(WOMENSENEWS)–“Well, the ladies agree; the gentlemen agree out of fear of their wives. Therefore, this bill has passed!”
For almost four years this was how Mehdi Karrubi, president of the Iranian parliament, would announce the passage of a bill related to women’s rights by the reformist legislature.
Thirteen female parliamentarians in the 270-member legislature endured the remarks every time they managed to pass a bill establishing additional women’s rights in Iran.
But now that their term officially ended on May 27 and a new parliament sworn in–the seventh in the history of the Islamic Republic of Iran–women around the country fear that the famous statement will be seldom heard. They also wonder how long the legacy of the last parliament will last.
Immediately after the opening of the parliament four years ago, female legislators formed an active women’s caucus, which pushed through the appointment of Shahrbanou Amani, a female legislator for the northwest city Orumieh, as the secretary of the parliament. In the position, Amani read bills before voting, gave suggestions about bills and arranged speaking times for parliamentarians.
A week after forming, the caucus managed to submit a bill aimed at eradicating inequalities in the inheritance laws affecting widows. The bill passed just before the end of the last term. In the past, a widow was entitled only to “movable” property such as the building, but not the actual land. Under the proposed law, a widow would be entitled to all non-movable property in the will, including land. The bill must still be approved by the Guardian Council.
Marzieh Mortazi-Langhroudi, a women’s rights activist, fears the Guardian Council will most likely find that the provision is against Sharia, or Islamic law.
“I can forsee that the Guardian Council will reject it,” Mortazi-Langhroudi said.
Only Nine Women Elected
Nine women managed to be elected last January after a campaign season that saw the Guardian Council, a constitutional body whose members are appointed by the Leader of the Revolution, disqualify 49 percent of the 827 parliamentary candidates. Eight of the nine female legislators are conservative and one is independent.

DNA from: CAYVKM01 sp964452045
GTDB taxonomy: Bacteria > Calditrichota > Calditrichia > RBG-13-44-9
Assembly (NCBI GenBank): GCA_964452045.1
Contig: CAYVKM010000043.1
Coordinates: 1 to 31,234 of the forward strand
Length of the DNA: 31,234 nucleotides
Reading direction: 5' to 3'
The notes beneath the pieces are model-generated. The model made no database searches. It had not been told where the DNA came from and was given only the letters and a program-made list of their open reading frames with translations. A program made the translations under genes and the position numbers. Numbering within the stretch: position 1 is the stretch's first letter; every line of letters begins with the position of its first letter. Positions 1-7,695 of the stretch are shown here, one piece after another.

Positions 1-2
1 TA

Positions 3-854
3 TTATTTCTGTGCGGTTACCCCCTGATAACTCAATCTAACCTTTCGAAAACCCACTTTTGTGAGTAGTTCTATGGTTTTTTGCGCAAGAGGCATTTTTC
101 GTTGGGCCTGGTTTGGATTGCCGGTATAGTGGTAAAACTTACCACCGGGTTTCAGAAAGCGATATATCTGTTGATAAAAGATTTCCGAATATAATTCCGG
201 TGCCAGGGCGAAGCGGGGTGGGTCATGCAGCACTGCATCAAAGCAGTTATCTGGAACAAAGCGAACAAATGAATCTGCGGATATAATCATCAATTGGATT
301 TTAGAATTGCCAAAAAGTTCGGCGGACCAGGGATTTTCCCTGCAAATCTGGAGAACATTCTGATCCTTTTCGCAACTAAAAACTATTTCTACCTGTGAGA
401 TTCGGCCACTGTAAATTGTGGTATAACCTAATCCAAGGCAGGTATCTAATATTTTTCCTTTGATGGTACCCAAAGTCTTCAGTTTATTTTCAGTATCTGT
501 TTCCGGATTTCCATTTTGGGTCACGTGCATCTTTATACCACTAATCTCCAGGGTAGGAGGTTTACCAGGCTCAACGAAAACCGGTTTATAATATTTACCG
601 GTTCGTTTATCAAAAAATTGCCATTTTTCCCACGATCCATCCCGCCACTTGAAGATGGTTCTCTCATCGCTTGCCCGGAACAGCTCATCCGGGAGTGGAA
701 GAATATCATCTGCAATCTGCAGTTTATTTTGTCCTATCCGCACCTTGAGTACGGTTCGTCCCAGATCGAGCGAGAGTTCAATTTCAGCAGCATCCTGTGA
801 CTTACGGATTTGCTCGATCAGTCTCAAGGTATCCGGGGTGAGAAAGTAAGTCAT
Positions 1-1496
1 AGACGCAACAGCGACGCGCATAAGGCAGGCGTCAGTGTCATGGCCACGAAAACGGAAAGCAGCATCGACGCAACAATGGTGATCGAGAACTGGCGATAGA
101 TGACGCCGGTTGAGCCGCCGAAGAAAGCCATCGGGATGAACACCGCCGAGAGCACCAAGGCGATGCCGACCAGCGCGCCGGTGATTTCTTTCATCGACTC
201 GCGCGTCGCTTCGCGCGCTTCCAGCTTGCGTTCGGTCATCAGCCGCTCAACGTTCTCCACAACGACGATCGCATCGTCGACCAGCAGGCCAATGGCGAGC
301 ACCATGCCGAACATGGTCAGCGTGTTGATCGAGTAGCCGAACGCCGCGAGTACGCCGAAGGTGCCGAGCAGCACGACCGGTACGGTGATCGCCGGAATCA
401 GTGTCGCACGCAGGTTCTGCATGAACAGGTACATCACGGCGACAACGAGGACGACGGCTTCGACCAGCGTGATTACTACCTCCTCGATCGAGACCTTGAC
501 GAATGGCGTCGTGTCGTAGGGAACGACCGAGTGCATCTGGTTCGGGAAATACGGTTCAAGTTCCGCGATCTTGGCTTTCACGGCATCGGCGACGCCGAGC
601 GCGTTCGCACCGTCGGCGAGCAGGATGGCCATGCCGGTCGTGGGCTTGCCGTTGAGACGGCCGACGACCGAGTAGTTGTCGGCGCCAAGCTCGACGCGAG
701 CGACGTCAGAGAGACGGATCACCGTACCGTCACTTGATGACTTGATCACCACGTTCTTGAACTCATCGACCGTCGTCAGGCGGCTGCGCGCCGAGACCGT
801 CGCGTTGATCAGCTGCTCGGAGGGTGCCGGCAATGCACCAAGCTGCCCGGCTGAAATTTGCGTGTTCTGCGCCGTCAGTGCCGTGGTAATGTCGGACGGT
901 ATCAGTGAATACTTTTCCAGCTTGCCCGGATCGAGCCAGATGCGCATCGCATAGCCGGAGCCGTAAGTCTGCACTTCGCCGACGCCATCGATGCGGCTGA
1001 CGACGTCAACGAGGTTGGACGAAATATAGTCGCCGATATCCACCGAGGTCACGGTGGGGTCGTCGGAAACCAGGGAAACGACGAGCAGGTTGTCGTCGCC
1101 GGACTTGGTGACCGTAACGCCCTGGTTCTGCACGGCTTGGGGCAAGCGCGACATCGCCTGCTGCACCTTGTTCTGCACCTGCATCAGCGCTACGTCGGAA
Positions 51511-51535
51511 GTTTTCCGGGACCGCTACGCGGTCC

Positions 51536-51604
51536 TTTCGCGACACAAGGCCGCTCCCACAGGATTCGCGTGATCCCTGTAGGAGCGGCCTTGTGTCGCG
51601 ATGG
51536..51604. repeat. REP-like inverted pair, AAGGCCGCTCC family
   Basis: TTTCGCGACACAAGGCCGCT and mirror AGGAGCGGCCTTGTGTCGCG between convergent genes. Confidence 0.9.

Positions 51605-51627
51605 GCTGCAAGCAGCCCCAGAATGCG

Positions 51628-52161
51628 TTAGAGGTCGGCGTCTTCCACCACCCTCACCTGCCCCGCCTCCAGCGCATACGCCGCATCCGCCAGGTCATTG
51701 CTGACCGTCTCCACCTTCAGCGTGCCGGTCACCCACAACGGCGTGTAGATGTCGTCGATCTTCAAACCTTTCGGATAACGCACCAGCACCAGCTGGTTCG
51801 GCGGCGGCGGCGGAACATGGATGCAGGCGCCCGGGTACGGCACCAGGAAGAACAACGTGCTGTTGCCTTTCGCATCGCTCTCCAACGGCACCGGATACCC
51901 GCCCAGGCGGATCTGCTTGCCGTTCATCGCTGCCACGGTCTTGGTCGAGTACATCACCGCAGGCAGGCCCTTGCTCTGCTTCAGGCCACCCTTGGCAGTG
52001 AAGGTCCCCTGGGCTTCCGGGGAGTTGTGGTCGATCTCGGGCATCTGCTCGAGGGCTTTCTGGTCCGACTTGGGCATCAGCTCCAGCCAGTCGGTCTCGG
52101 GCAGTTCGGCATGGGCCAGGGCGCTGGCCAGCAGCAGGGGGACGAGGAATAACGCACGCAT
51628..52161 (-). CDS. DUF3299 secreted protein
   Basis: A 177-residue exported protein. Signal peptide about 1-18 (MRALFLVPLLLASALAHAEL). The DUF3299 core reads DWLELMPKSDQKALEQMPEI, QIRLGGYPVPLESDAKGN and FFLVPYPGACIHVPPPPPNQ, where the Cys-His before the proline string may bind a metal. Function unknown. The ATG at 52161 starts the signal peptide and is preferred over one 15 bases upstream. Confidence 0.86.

The Guardian Council did not explain its actions, but its election criteria allow non-belief in Islam, non-belief in the constitution or immorality as grounds for disqualification.
During the January parliamentary elections, many women protested the lack of reformist candidates and the Guardian Council’s failure to ratify women’s rights bills by refusing to vote.
“I didn’t vote this time, because there was no candidate left that I could vote for,” says Ayna Yaghoubi, a 21-year-old theater major at the Free Islamic University at the University of Tehran. She adds that even if she had voted, no female member of parliament “could have done anything under this system!”
Reshaping the Struggle
With reformist legislators a distinct minority in parliament, the power struggle will be reshaped between the pragmatist–more centrist– and fundamentalist wings within the conservatives.
Activist Marzieh Mortazi-Langhroudi says the incoming parliament is polarized over reform and women’s rights.
“The pole representing the centrist university-educated members believes in reforms. Most of them are educated abroad and their motto is to build an Islamic Japan,” says Mortazi-Langhroudi, explaining that this model emphasizes economic development above political reform.
“The other pole represents a military-style, ultraconservative ideology. We must wait and see how these two poles interact with each other. If the former group seizes power without fear of pressure from the religious circles, the country will be pushed toward some kind of modernism. As such, this group should not oppose establishing equal rights for the women.”